Lasers to Treat Cancer
What Is Laser Therapy?
Laser therapy uses an intense, narrow beam of light to remove or destroy cancer and abnormal cells that can turn into cancer. Tumor cells absorb light of different wavelengths (or colors) than normal cells do. So, tumor cells can be targeted by selecting the proper wavelength of the laser. Laser therapy is a type of local treatment, which means it treats a specific part of your body.
Laser therapy can also be used with surgery. Doctors can use lasers to seal:
Cancers and Precancers Treated with Laser Therapy
Laser therapy is most often used to treat cancers and precancers on the surface of the body or the lining of internal organs. It is used for:
- basal cell skin cancer
- non-small cell lung cancer
- colorectal polyps
- precancers of the:
Lasers may also be used to ease certain symptoms of advanced cancer, such as bleeding or blockages. For example, lasers can be used to destroy parts of a tumor that is blocking the windpipe, throat, colon, or stomach.
How Laser Therapy Is Given
Laser therapy is often given through an endoscope, a narrow, lighted tube used to look at tissues inside the body. Flexible endoscopes use optical fibers, which are thin fibers, used singly or in bundles to transmit light to the therapy site. It is inserted through an opening in the body, such as the mouth, nose, anus, or vagina. Laser light is then precisely aimed to cut or destroy a tumor.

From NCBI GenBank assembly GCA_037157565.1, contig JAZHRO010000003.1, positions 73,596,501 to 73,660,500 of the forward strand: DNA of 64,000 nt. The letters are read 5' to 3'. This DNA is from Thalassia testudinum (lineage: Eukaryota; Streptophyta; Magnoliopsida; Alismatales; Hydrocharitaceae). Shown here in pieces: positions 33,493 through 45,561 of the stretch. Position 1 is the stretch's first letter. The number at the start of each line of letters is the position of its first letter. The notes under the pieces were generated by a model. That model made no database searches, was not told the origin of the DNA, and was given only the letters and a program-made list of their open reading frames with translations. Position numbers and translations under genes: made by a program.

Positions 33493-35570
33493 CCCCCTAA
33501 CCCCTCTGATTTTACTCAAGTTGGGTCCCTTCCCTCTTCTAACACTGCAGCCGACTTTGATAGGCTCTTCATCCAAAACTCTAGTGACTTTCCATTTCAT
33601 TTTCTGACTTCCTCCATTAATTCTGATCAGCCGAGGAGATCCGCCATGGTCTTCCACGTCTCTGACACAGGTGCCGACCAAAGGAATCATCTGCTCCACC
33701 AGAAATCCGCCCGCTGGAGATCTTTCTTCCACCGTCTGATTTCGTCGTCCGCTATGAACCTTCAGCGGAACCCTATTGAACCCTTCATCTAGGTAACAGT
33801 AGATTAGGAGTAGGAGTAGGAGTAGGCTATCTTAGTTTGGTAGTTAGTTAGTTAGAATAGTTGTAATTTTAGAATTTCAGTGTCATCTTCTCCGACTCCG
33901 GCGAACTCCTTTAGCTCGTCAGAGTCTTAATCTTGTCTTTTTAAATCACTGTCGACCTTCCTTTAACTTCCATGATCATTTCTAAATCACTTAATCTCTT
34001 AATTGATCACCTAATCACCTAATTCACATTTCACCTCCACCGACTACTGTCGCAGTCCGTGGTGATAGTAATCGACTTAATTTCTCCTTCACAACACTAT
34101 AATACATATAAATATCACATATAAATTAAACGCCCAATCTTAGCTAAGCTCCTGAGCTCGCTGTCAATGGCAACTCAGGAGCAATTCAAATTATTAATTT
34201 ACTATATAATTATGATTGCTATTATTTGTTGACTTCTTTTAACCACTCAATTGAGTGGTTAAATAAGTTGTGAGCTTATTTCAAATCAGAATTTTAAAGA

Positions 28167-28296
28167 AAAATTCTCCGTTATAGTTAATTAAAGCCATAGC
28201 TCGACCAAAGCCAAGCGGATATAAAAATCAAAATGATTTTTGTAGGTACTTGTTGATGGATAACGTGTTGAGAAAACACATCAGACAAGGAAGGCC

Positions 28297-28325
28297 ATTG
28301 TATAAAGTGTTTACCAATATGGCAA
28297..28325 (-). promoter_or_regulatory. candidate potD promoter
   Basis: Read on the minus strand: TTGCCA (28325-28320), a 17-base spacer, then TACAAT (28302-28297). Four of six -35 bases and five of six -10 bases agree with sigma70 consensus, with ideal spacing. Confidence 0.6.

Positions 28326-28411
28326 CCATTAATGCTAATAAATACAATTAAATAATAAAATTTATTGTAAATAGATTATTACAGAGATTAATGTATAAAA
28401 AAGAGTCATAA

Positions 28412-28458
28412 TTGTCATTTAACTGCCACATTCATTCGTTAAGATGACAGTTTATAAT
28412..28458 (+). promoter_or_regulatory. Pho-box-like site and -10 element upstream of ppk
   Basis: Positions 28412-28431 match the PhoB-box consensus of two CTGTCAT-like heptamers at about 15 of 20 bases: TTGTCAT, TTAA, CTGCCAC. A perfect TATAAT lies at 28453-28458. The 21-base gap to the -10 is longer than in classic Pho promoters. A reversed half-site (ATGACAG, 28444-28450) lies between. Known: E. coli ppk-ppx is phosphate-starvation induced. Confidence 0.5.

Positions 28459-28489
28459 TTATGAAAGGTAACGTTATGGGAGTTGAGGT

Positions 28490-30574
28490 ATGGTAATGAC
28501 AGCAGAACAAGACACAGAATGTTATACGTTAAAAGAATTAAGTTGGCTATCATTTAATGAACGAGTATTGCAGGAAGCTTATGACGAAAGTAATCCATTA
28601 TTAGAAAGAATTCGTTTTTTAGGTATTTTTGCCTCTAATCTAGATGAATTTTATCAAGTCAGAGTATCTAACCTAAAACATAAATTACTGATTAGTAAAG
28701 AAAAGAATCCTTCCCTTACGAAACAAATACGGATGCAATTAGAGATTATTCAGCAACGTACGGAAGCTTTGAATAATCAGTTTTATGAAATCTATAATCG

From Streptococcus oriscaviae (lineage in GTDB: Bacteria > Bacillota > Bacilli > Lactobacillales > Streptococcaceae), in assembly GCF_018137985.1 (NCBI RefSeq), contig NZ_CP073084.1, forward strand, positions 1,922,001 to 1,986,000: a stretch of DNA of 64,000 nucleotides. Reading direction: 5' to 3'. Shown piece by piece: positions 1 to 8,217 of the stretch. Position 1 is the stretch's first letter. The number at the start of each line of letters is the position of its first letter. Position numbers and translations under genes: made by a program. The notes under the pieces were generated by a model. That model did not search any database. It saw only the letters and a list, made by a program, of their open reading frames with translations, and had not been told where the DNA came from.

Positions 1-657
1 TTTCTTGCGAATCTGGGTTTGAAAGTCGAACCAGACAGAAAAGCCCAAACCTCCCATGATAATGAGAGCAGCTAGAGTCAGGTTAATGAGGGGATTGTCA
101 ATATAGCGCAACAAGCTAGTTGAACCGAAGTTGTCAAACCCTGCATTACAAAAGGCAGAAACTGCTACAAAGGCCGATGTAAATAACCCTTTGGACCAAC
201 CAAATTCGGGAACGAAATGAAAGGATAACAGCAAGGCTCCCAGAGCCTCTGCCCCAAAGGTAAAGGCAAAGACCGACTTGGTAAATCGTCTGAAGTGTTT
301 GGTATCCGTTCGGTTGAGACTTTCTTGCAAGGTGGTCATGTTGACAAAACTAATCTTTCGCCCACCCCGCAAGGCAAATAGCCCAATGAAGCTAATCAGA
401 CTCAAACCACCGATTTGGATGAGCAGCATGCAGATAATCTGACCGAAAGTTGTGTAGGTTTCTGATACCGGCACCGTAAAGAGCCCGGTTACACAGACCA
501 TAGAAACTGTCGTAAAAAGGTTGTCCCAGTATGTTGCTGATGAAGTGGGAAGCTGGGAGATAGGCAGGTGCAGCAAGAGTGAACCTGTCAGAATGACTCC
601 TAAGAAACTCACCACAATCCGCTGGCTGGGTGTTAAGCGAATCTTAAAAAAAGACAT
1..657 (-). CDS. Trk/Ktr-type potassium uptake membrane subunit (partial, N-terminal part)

Types of Lasers Used in Cancer Treatment
Three types of lasers are used to treat cancer:
- carbon dioxide (CO2) lasers
- argon lasers
- neodymium:yttrium-aluminum-garnet (Nd:YAG) lasers
CO2 and argon lasers can cut the skin’s surface without going into deeper layers. So, they can be used to remove cancers on the surface of the body, such as skin cancer.
Nd:YAG laser light can also travel through optical fibers into specific areas of the body during LITT.
Argon lasers are often used in photodynamic therapy.
Benefits of Laser Therapy
When cutting tissue, lasers seal the cut from bleeding, so they may cause less damage to normal tissues when used in surgery. As a result, you usually have less pain, bleeding, swelling, and scarring. With laser therapy, the time in surgery is usually shorter. In fact, laser therapy can often be done on an outpatient basis. It takes less time to heal after laser surgery, and you are less likely to get an infection.
Drawbacks of Laser Therapy
Surgeons must have special training before they can do laser therapy and strict safety measures must be followed. Laser therapy is expensive and requires specialized equipment. Also, the effects of laser therapy may not last long, so doctors may have to repeat the treatment for you to get the full benefit.
Not every hospital or cancer center in the country has skilled doctors and the machines needed to use lasers in cancer treatment. Talk with your doctor or contact hospitals and cancer centers in your area to find out if they are using lasers.
Laser Therapy Research
Doctors are testing lasers to treat cancers and precancers. If you are interested in finding a clinical trial that uses lasers, use the advanced clinical trials search form or call NCI's Cancer Information Service at 1–800–4–CANCER (1–800–422–6237).